The almost two centuries-old unique tradition of Nepali citizens serving in foreign armies as the “brave” Gurkha soldiers (also called Gorkha soldiers) and laying down their lives in numerous wars may soon come to an end if the current Maoist-led government has its way.
The government has directed Ministry of Foreign Affairs (MoFA) and other concerned ministries to implement the suggestions made by a controversial report on foreign policy that seeks to make Gurkha recruitments in British and Indian armies a thing of the past.
The report was unanimously endorsed by the Parliamentary Committee for International Relations and Human Rights of Nepal on December 26, 2011 and later presented before the Legislature Parliament.
According to reports, the Prime Minister’s Office had sent separate letters to various ministries on March 9 clearly instructing them to implement recommendations made by the report (‘Nepal’s Foreign Policy in Changed Context- 2068 B.S’) to stop Nepali citizens from being recruited for fighting wars under foreign flags.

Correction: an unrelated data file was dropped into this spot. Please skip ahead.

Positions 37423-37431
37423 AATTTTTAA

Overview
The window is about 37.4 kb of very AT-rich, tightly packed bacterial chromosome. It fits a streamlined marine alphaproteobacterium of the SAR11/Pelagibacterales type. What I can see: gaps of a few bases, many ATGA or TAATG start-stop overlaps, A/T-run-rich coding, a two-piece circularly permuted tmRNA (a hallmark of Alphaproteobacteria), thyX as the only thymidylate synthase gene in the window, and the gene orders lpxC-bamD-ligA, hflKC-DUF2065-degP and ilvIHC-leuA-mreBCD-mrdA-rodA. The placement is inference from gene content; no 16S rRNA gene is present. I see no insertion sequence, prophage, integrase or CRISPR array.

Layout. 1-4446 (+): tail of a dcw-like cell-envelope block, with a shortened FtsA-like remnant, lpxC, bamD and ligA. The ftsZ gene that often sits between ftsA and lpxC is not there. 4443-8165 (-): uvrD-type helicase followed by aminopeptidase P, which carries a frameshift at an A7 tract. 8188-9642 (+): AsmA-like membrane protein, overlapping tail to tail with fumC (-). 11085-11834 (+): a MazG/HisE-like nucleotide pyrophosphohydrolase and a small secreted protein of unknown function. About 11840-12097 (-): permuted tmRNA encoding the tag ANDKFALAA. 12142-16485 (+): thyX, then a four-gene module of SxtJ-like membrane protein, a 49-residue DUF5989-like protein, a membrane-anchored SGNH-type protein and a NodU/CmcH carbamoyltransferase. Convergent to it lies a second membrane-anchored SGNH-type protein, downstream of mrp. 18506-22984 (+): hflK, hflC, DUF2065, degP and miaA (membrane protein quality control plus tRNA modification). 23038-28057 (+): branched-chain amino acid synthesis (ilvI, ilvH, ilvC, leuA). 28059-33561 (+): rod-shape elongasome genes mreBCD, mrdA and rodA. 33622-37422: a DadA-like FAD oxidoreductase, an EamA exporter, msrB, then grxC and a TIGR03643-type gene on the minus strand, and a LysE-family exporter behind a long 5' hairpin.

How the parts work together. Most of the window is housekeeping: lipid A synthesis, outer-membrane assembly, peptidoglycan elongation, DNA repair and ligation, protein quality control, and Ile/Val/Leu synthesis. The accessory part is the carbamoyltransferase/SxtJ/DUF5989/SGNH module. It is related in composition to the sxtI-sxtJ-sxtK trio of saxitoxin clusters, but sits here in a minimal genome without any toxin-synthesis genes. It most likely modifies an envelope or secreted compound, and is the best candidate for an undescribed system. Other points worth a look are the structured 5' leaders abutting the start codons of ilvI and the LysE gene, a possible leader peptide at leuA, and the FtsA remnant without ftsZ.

“Gurkha recruitment gave the (Nepali) youth a small opportunity for employment, but serving foreign military powers has not always allowed the country to hold its head high…Since, ultimately, Gurkha recruitment will have to end, it is necessary to create alternatives,” the report recommended.
"Nepal´s government is put on further loss after the Britain decided to provide citizenship to Gurkha soldiers, and the time has come to evaluate Nepal´s foreign policy in regards to Gurkha recruitment," added the report.
Currently, the strength of Gurkhas in the British army is about 3,800. However, Britain has already announced it would axe 400 of these jobs as part of defense cuts. Meanwhile, India, whose yearly recruitment ranges between 2,500 and 3,000 men, presently maintains 39 battalions in seven Gorkha regiments numbering more than 30,000 men.
The first Gurkha regiment, Nausiri Battalion, was formed in 1815 by the East India Company after the British were impressed with the bravery of Nepali soldiers during the 1814-16 Anglo-Nepal war. Later. the British Army also started enlisting them.
Since then, the Gurkhas have fought bravely (and with distinction) for British and later for Indian causes in numerous wars.